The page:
‘Late capitalism’ is referenced in books, articles and as a trending meme. But what are the origins of the term – and what does it describe?
Ghanaian postcolonial intellectuals viewed terms such as development, neo-colonialism, self-reliance, and indigeneity as central to discussions of global inequalities.
Political and economic power-holders will strive for a return to pre-pandemic ‘normality’.
Inequality is decried at campaign rallies and in the global commentariat. But little is being done at any policy level.
Extensive research has been done on poverty and inequality in South Africa but more is needed to better understand the status quo and mainly inter-sectional factors that drive inequality.
The soaring cost of housing has helped make capital ownership more profitable than work.
The crisis confronting neoliberal capitalism suggests that its internal contradictions are now undermining its very foundations. What can we expect from a post-neoliberal world?
The World Economic Forum draws a straight line from social injustice to many of the risks facing the world in 2017.
A 700-page book of economics was never going to be a walk in the park.
Some people evidently think wealth inequality is a good thing, but there’s plenty of evidence to show the problems it causes.
Finding a way to reduce inequality is key not only to solving a host of other problems but also to rescuing America’s fast-disappearing middle class.
A new study on inequality analyzes the impact of fiscal policy, dramatically altering the standard view of rich and poor in America. It may also change how voters and candidates think about the issue.
International experiences indicate that South Africa could reduce income inequality by introducing a national minimun wage.
A lot has changed for the better in South Africa’s education system - but inequality remains a thorn in the country’s side. How can we disrupt educational inequality?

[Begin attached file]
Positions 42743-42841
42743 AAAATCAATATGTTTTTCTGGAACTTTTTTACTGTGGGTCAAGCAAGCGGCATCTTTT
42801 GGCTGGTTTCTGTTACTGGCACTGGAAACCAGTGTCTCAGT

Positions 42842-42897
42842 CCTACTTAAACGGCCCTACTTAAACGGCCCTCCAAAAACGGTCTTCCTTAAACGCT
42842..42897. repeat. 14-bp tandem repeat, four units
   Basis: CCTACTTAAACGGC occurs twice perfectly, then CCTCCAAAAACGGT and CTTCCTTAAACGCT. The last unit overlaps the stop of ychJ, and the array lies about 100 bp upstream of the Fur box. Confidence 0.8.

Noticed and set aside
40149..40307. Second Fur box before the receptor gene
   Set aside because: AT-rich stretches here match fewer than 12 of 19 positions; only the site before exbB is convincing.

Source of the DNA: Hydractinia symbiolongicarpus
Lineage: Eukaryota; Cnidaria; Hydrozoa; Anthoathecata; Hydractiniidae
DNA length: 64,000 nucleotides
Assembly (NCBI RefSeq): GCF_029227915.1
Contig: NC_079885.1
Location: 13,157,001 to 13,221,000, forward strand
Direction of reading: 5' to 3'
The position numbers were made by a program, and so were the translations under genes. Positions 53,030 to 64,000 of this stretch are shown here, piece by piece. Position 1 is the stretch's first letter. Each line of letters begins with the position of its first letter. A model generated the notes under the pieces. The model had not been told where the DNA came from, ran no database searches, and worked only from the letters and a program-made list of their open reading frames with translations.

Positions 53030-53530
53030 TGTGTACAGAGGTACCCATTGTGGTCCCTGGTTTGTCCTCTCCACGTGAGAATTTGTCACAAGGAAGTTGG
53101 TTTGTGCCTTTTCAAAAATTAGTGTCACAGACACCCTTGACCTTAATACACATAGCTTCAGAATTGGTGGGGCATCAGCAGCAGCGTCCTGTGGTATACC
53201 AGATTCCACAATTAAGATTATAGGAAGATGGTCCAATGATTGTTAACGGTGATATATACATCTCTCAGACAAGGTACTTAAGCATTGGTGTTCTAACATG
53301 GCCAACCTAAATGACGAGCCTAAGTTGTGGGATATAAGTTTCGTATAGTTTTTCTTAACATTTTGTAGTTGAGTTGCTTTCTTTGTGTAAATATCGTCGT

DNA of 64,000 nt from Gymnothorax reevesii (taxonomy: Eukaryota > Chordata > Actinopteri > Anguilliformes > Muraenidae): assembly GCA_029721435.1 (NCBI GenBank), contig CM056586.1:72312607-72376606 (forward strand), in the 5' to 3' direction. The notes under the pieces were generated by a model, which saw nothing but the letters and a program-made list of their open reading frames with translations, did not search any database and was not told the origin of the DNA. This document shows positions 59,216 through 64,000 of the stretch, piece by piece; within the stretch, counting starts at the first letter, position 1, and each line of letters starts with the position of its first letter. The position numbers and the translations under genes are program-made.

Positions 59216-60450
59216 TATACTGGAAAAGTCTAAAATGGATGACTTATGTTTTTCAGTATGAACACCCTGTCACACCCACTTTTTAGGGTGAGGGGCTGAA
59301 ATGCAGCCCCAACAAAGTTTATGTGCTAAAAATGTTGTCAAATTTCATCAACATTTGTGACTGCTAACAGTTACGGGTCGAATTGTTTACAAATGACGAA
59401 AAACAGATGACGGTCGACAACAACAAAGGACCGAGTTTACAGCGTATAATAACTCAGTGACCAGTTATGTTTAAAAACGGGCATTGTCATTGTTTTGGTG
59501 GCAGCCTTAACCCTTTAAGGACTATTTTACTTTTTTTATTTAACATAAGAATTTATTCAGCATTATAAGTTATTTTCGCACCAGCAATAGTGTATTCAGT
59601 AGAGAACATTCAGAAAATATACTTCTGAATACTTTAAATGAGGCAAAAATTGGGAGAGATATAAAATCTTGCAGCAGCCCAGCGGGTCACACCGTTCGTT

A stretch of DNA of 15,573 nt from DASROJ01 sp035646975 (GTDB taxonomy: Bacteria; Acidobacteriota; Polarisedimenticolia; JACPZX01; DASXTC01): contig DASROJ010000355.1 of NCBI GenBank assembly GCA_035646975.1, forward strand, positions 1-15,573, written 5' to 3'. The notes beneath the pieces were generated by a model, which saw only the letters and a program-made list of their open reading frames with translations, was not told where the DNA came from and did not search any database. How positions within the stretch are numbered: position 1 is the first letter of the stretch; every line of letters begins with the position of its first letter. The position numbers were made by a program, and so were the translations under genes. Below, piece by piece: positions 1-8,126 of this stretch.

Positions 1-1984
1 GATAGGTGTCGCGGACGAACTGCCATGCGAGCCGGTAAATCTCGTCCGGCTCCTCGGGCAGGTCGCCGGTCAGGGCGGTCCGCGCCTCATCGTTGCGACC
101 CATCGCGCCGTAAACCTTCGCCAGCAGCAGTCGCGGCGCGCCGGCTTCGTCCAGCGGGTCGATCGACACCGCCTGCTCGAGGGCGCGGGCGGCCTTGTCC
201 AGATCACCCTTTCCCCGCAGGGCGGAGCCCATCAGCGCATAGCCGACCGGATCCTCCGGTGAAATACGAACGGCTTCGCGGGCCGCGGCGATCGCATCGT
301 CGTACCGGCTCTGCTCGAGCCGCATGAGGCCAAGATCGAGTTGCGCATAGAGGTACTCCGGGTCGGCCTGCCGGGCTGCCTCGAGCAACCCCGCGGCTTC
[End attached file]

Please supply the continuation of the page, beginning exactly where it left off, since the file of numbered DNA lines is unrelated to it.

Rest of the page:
The Marikana tragedy has indicated the violent nature of the struggles over resources and income shares. Inequality must be fought because it perpetuates social injustice.
Thomas Piketty’s visit reminds us of the need to reconsider South African inequality-fibbery. His inequality critique is vital, but only if it can withstand the neoliberal embrace.
One of Jeremy Corbyn’s picks for his economic advisory team is doubtful about the viability of a Robin Hood tax, but sees little obstacle to public ownership in the banking sector.
Twenty years ago, Brazil and South Africa were in a similar position when it comes to inequality. Brazil has made significant progress in addressing this, but South Africa hasn’t.
Will Thomas Piketty’s visit to South Africa trigger the rewriting of the country’s recent economic history? His analysis and ideas on how to address inequality are hard to ignore.
Could the surge of worker and popular resistance worldwide provide the global trade union movement with an opportunity to take the lead in developing a broad coalition of social forces?